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Tableaux Vivants: The Photo Composites of Ryan Schude

By Alyssa Coppelman

Ryan Schude’s Tableaux Vivants photo series is a brilliant combination of eye candy and substance—these intricate, deftly crafted images are typically composites of many photographs and layers, but each seems to capture one evocative instant.

Although a few images in the series were achieved in one take, Schude may shoot as many as 100 photographs for an image; five or six of those photos usually make it into the final image (the most he has used is 15). And the Photoshop tools he relies on are the same ones he learned when he was first starting out with Photoshop, in 2001. “The retouching is a fairly simple process of adjustment layers for curves, color, and saturation, and then a blend of the composite frames using layer masks,” he says. “The camera is locked off and everything is shot and lit at the same time, so I am not cutting people out and moving them around; they are naturally blended into their real background, which I believe is key to keeping the image looking real.”

Each image in the series is its own story, though Schude says they have themes in common: “Humor, action, strife, and conflict pop up quite a bit.”

Photo composite by Ryan Schude, image of a small house with a scene of a domestic argument.
Photo composite by Ryan Schude, image of a summer camp by a lake
Photo composite by Ryan Schude, image of a crazy pool party.

Credits from left to right: Ryan Schude in collaboration with Justin Bettmman, Ryan Schude in collaboration with Lauren Randolph, Ryan Schude in collaboration with Lauren Randolph. (Click to enlarge.)  

After beginning photography as a sports reporter for his college newspaper, Schude became interested in street photography and went on to attend the San Francisco Art Institute. In 2005, he made the first image of his Tableaux Vivants series: “In 2005, I threw a Christmas party with the intent of having a couple there stage a fight that would end in the girl throwing her glass of eggnog in her boyfriend’s face. We practiced one take outside against the fence without telling the other guests, and then went into the middle of the party where we were fortunate enough to capture the perfect impact in the first attempt.”

Photo composite by Ryan Schude, image of a woman throwing eggnog in a man's face at a holiday party.
photo composite by Ryan Schude, photo composite of a domestic argument at an apartment complex.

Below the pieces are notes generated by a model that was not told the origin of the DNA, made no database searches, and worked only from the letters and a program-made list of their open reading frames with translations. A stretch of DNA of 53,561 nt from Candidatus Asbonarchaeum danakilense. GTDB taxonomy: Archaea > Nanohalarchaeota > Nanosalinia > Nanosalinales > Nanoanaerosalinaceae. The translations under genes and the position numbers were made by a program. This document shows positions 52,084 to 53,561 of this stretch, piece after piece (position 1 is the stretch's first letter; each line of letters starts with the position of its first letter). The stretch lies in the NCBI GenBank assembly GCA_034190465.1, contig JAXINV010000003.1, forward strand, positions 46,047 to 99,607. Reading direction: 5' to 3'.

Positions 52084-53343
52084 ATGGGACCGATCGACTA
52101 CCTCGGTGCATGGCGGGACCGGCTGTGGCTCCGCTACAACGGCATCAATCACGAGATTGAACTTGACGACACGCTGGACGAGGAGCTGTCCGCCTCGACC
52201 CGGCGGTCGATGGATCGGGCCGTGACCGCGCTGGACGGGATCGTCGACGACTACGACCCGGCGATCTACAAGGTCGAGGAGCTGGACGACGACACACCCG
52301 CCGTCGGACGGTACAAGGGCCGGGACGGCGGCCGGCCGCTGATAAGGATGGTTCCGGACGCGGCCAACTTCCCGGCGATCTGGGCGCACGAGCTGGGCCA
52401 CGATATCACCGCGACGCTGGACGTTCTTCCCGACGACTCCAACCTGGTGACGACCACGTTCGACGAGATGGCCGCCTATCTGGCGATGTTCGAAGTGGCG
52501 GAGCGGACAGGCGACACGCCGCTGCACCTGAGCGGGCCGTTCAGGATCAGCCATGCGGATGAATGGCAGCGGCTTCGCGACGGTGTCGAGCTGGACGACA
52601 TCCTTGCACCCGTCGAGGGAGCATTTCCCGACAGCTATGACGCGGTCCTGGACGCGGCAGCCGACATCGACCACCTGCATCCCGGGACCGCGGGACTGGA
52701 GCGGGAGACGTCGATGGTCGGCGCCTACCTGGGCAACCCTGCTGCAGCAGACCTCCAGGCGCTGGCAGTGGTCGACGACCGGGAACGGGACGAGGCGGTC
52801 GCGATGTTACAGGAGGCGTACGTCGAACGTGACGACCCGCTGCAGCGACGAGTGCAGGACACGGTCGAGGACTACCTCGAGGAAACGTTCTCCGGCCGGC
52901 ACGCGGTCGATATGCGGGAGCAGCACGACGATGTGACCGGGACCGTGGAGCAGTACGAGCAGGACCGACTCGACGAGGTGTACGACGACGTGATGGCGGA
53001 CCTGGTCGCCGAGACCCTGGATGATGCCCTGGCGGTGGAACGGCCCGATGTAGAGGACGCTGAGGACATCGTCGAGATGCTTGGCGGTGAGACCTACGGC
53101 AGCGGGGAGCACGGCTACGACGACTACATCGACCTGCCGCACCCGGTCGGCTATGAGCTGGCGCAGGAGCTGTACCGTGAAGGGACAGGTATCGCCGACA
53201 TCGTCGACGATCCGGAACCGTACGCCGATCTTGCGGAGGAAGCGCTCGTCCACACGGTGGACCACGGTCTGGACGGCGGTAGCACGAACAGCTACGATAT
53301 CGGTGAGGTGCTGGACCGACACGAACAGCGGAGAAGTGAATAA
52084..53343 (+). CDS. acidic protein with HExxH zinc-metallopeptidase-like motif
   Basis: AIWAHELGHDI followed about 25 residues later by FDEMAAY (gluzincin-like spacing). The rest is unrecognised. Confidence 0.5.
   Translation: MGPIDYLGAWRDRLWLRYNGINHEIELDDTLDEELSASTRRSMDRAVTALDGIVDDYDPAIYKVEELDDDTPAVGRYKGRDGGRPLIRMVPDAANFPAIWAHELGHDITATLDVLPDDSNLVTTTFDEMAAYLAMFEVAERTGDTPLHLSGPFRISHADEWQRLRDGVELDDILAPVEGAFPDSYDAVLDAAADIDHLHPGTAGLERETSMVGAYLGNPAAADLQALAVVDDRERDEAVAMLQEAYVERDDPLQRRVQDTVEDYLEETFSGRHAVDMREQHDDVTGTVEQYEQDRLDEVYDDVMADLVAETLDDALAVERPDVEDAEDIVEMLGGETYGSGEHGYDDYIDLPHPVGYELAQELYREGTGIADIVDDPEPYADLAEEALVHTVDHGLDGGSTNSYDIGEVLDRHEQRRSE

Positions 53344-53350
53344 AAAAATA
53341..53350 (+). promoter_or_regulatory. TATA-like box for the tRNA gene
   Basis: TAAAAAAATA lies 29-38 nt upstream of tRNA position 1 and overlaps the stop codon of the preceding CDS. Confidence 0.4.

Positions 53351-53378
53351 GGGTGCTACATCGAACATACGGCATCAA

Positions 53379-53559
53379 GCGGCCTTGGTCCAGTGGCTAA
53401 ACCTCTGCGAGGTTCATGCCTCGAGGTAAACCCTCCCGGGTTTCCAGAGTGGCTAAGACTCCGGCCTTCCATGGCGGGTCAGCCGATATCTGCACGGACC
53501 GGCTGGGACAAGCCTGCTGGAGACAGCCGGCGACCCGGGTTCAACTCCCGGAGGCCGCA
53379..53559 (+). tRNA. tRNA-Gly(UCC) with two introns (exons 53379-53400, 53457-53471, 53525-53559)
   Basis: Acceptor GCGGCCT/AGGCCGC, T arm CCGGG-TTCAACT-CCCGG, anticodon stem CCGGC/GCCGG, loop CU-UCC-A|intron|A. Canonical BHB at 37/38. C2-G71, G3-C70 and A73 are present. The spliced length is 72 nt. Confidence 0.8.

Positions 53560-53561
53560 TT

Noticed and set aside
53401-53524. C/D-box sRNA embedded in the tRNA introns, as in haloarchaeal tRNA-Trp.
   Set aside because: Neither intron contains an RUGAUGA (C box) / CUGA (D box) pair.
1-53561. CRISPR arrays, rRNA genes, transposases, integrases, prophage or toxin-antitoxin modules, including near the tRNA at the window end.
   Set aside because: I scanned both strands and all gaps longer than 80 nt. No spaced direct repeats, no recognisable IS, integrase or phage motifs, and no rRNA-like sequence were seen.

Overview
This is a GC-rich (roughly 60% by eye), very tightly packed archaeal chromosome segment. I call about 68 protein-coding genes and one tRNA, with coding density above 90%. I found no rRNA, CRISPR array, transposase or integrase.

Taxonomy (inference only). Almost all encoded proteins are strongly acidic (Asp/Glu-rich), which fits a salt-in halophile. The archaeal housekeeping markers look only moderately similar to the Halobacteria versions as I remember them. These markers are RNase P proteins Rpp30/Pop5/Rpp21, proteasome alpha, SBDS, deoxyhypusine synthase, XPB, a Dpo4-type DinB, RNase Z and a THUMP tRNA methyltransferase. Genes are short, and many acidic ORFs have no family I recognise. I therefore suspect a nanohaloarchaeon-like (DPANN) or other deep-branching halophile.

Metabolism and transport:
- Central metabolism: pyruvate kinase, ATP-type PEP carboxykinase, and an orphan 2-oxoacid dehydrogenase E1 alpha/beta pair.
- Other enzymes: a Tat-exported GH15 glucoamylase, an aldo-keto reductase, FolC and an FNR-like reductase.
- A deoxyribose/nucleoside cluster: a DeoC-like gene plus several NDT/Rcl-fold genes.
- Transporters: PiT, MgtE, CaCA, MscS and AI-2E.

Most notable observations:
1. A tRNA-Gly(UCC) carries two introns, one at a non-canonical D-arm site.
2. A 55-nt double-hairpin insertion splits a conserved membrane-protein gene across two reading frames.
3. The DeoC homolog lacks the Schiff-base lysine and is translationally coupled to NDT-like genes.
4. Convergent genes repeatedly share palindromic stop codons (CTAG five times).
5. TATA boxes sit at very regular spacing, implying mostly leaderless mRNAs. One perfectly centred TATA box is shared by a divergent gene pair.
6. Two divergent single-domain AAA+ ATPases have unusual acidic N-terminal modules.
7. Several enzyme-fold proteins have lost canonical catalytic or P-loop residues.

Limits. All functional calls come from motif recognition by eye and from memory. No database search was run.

photo composite by Ryan Schude, moody photograph of an empty swimming pool

Credits from left to right: Ryan Schude (photo captured in one take), Ryan Schude (photo captured in one take), Ryan Schude in collaboration with Dan Busta. (Click to enlarge.) 

Schude’s work draws easy comparisons to that of Gregory Crewdson, about whom he says, “He is an obvious inspiration to myself and a multitude of artists creating work in a staged, narrative realm. Within that broad definition, I also enjoyed one person’s allusion to a ‘poor man’s David LaChapelle,’ whom I may share more similarities with surrounding intent and execution.”

Schude finds his inspiration in the locations themselves, where there is, he says, “…usually a visual key that opens up the possibility to what narrative might take place there in a hyperbolic hypothetical. For example: diner, waitress, tray, food, spill, marching band. Maybe the last one is a stretch, but that is generally a common formula: simple stories with absurdist, aesthetic twists.”

photo composite by Ryan Schude, of the aftermath of a frat party.
photo composite by Ryan Schude, of a family camping in a Winnebago
Photo composite by Ryan Schude, of friends at a campsite.

Credits from left to right: Ryan Schude in collaboration with Lauren Randolph, Ryan Schude, Ryan Schude. (Click to enlarge.)

Shoot days are generally 12 hours long, ideally with a prep day to pre-light. He also spends a couple of weeks on preproduction and about 10 hours on retouching. About the many photos involved in each composite, Schude says, “I always at least try and get it in one shot and could easily settle for one of the many takes we shoot, but the reality is that it would be a waste of a beautiful technology not to take advantage of our options.”

To see more of Ryan Schude’s work, visit his website or his Behance portfolio.